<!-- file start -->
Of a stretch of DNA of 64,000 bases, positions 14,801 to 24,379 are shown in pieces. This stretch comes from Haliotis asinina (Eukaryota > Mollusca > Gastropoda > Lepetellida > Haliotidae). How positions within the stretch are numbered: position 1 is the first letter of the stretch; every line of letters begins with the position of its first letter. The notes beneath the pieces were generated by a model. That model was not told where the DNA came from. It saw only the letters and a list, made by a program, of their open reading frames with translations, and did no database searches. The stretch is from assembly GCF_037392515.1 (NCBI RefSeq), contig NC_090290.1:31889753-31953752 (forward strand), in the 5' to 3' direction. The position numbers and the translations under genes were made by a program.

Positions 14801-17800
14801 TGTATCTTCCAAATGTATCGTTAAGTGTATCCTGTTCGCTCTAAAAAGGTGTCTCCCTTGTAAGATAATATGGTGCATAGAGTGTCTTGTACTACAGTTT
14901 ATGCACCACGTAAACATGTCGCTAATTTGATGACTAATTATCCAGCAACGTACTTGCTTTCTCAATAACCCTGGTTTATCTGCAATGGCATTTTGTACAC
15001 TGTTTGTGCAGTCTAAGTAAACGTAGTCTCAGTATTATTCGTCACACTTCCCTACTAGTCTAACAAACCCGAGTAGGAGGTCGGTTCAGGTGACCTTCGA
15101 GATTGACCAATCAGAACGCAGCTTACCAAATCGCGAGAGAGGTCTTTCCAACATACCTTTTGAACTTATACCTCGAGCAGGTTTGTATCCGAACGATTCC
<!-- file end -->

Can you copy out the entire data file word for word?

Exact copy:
Of a stretch of DNA of 64,000 bases, positions 14,801 to 24,379 are shown in pieces. This stretch comes from Haliotis asinina (Eukaryota > Mollusca > Gastropoda > Lepetellida > Haliotidae). How positions within the stretch are numbered: position 1 is the first letter of the stretch; every line of letters begins with the position of its first letter. The notes beneath the pieces were generated by a model. That model was not told where the DNA came from. It saw only the letters and a list, made by a program, of their open reading frames with translations, and did no database searches. The stretch is from assembly GCF_037392515.1 (NCBI RefSeq), contig NC_090290.1:31889753-31953752 (forward strand), in the 5' to 3' direction. The position numbers and the translations under genes were made by a program.

Positions 14801-17800
14801 TGTATCTTCCAAATGTATCGTTAAGTGTATCCTGTTCGCTCTAAAAAGGTGTCTCCCTTGTAAGATAATATGGTGCATAGAGTGTCTTGTACTACAGTTT
14901 ATGCACCACGTAAACATGTCGCTAATTTGATGACTAATTATCCAGCAACGTACTTGCTTTCTCAATAACCCTGGTTTATCTGCAATGGCATTTTGTACAC
15001 TGTTTGTGCAGTCTAAGTAAACGTAGTCTCAGTATTATTCGTCACACTTCCCTACTAGTCTAACAAACCCGAGTAGGAGGTCGGTTCAGGTGACCTTCGA
15101 GATTGACCAATCAGAACGCAGCTTACCAAATCGCGAGAGAGGTCTTTCCAACATACCTTTTGAACTTATACCTCGAGCAGGTTTGTATCCGAACGATTCC